The best thing about modern hardware is that software can transform the experience – and Google had promised that software enhancements would be coming to the Pixel Buds, with the new update available from 20 August a great example of this.
Top of the list for us is sound controls. We thought that the Pixel Buds didn’t have low-end drive that they really needed and a new Bass Boost option will lift those deep tones to give a more rounded listening experience, which should widen the appeal from a sound delivery point of view.
But there’s also some really smart stuff coming to the Pixel Buds to boost the experience. The first is independent controls when sharing. Yes, if you give someone one of your Buds, they can turn the volume up independently from you, which is a great bonus.
Translation in real-time is one of the technologies that Google leveraged in the Pixel Buds, but previously that was paired with using the translation app on your phone to read what was being said. Now you can have translations read back to you too, so it’s closer to real-time audio translation.
This is going to be for those who speak French, German, Italian or Spanish, translating English speech – so it should make it easier for anyone travelling to any country that speaks English. More languages will follow in the future. All you have to say (for example) is “Hey Google, ayúdame a entender inglés” to get started.
Talking of Google Assistant, you’ll now be able to tell Assistant to activate or deactivate your touch controls, meaning you can avoid those accidental touches when you don’t when them. That might be useful for those using the Buds during exercise, when you might be occasionally wiggling them or adjusting them.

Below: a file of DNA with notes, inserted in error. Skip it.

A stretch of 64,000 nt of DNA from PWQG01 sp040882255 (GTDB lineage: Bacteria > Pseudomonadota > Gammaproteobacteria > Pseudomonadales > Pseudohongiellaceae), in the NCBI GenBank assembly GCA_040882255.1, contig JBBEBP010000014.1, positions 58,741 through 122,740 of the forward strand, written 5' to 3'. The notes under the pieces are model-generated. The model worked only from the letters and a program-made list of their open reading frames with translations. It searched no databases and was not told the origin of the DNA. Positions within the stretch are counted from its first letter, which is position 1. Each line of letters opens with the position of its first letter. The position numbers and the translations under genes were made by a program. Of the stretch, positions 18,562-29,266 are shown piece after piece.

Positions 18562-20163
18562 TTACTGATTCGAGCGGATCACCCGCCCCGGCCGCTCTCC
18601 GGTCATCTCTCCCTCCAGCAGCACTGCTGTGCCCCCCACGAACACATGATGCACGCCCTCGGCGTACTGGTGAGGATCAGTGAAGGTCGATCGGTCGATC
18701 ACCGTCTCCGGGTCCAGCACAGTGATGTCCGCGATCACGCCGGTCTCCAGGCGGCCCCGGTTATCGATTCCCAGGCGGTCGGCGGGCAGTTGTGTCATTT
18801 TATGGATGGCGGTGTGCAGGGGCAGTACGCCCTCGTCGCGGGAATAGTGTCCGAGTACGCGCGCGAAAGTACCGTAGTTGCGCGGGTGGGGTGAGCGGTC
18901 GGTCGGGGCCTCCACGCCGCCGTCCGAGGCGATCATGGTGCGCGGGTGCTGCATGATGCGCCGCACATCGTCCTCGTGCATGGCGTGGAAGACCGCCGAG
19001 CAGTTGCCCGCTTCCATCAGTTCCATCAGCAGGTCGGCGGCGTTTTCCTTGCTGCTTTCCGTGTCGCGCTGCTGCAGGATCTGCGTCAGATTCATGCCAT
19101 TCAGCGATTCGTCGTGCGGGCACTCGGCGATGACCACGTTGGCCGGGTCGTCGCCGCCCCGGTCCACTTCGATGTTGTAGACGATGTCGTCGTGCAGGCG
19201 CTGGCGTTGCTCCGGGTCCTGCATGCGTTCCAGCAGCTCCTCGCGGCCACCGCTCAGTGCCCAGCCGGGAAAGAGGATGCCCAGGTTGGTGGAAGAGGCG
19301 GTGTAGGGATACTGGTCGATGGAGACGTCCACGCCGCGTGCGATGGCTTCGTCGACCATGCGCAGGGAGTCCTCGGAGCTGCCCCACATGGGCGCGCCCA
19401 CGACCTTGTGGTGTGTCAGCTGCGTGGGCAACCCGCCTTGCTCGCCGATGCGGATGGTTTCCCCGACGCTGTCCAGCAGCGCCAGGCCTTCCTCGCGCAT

For those worried about losing their Buds, they’re now covered by Google’s Find My system, meaning you can see the last known location when they were connected to your phone. If you left them at a café or friend’s house, it should help you figure that out. If they are in your house, you can always use the ring function to locate them again.
Finally, Google is adding something called Attention Alerts. The idea here is that you can have the volume dip when certain trigger sounds are heard that might be important. The examples that Google gives is a dog barking, sirens or – somewhat concerningly – a baby crying.
Seriously – if you need your headphones to dip to alert you to the fact that your baby is crying, you might want to read the parenting manual again.
Google says that the Attention Alerts are an experimental feature and there’s going to be a division between those want to be alerted to these things and those who are trying to block out all that external noise…
The new update for the Pixel Buds will be rolling out from 20 August and if you have automatic updates turned on, they should update in the background.